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As Switzeland finds itself immersed in a second COVID-19 wave, the Swiss service union Unia is taking swift action to demand better conditions for essential workers, echoing UNI’s #EssentialRights campaign.  

Retail employees, long-term care workers, and logistics workers mobilized on 31 October to kick off a campaign for fair pay, adequte staffing, and collective bargaining agreements covering workers across alpine nation.  

Having barely recovered from the demanding and exhausting situation of the first Covid-19 wave this spring, retail, care and logistics workers are once again being challenged by the pandemic.

Absences from work due to illness and quarantine mean extra work for many. On a psychological level, the situation is also distressing: the caretakers in nursing homes look after residents who receive hardly any visits, and the shopworkers are dealing with more harassment and violence. Many are afraid of getting infected and of bringing the virus home.  

 Applause is not enough

“As we enter a second wave, action is needed in Switzerland and around the world to guarantee that essential rights workers get more than symbolic shows of grattitude. They need wages with dignity, sick leave, safe jobs, and union representation,” said Christy Hoffman General Secretary of UNI Global Union. “Unia has our support and solidarity to fight for a sectoral agreement that brings essential rights and dignity to our second wave heroes.”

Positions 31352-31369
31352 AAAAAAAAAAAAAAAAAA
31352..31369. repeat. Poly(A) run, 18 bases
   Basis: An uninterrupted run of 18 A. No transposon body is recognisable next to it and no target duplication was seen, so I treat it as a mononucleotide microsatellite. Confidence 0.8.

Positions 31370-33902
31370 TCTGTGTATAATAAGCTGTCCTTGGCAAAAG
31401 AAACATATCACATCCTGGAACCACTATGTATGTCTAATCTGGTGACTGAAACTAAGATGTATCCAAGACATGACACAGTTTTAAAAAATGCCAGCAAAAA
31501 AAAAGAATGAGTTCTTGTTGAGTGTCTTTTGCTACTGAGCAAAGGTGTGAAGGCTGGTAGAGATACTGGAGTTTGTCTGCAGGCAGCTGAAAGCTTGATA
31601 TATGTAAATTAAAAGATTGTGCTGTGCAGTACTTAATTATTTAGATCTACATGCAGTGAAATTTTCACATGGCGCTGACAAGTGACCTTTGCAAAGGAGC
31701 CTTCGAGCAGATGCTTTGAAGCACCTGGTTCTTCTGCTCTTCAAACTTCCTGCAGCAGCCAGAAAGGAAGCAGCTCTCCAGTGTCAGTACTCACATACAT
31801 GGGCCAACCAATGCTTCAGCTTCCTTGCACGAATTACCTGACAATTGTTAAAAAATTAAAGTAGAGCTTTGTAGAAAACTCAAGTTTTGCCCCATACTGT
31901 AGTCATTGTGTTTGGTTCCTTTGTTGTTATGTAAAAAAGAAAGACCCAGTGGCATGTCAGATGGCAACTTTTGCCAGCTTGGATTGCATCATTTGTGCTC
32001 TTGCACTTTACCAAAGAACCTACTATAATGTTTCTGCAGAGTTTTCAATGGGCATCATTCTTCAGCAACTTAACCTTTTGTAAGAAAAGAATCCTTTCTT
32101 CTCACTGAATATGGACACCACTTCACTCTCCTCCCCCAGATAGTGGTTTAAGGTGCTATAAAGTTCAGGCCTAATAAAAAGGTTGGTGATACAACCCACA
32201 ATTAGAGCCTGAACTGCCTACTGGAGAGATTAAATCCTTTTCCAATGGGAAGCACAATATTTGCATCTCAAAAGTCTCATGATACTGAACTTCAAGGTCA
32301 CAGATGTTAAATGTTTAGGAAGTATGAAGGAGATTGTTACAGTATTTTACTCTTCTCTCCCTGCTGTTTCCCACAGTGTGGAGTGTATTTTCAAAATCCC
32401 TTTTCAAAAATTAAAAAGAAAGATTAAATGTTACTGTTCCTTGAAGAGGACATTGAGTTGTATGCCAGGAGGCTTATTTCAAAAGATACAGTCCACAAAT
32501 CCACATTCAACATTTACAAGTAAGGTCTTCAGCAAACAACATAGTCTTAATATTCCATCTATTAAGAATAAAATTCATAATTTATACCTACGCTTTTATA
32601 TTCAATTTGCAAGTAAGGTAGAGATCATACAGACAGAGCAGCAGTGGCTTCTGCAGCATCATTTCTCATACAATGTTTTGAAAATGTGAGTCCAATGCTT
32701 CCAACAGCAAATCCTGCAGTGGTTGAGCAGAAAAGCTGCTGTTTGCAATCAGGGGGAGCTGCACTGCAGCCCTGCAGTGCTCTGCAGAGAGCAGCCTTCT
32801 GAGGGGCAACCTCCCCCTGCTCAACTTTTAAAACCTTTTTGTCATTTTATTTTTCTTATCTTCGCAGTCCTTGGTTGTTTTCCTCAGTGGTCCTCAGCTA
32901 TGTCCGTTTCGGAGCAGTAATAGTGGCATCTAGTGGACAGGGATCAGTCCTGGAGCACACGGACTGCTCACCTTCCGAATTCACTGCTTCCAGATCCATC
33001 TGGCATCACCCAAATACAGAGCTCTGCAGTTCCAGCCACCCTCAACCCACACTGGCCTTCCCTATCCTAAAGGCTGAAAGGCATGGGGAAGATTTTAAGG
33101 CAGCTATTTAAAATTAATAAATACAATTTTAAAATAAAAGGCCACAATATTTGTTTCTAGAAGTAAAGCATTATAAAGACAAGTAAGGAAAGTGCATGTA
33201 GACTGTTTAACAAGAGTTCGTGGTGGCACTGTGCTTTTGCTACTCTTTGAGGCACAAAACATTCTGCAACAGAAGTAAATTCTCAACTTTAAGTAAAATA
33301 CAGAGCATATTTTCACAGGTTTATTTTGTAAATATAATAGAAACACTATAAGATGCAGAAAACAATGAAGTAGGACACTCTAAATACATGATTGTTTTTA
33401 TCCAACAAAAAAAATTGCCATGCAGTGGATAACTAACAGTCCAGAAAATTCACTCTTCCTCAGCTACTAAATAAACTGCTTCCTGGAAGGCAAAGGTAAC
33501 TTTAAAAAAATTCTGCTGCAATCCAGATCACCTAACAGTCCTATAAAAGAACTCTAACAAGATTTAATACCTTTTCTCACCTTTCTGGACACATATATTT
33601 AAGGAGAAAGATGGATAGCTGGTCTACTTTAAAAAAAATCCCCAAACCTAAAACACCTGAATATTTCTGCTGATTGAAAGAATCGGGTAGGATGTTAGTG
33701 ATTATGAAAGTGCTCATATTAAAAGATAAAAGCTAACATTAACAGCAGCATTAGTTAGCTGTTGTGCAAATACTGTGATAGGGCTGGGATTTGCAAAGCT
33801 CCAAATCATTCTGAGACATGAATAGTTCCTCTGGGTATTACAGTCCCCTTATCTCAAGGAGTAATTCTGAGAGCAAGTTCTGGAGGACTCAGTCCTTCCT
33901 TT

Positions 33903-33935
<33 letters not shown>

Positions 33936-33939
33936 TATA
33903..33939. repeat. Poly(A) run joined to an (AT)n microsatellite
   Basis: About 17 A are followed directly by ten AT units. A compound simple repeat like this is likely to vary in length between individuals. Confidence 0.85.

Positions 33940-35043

In a press statement, the union said, “Many applauded the employees who work in difficult conditions and suffer from understaffing, stress and health risks. But applause is not enough. Now, more than ever, action is needed. Switzerland is being hit hard by the second wave. Once again, it is the sales people, caretakers and logisticians who play the main role in providing basic services in Switzerland.”

Unia is also part of the alliance “Together with health care workers” and is now participating together with the SSP, the ASI, Syna and other organizations in the actions in support of better working conditions for health care professions. It is precisely the employees in long-term care, who have been severely affected by the pandemic, who need rapid improvements to continue to ensure good care.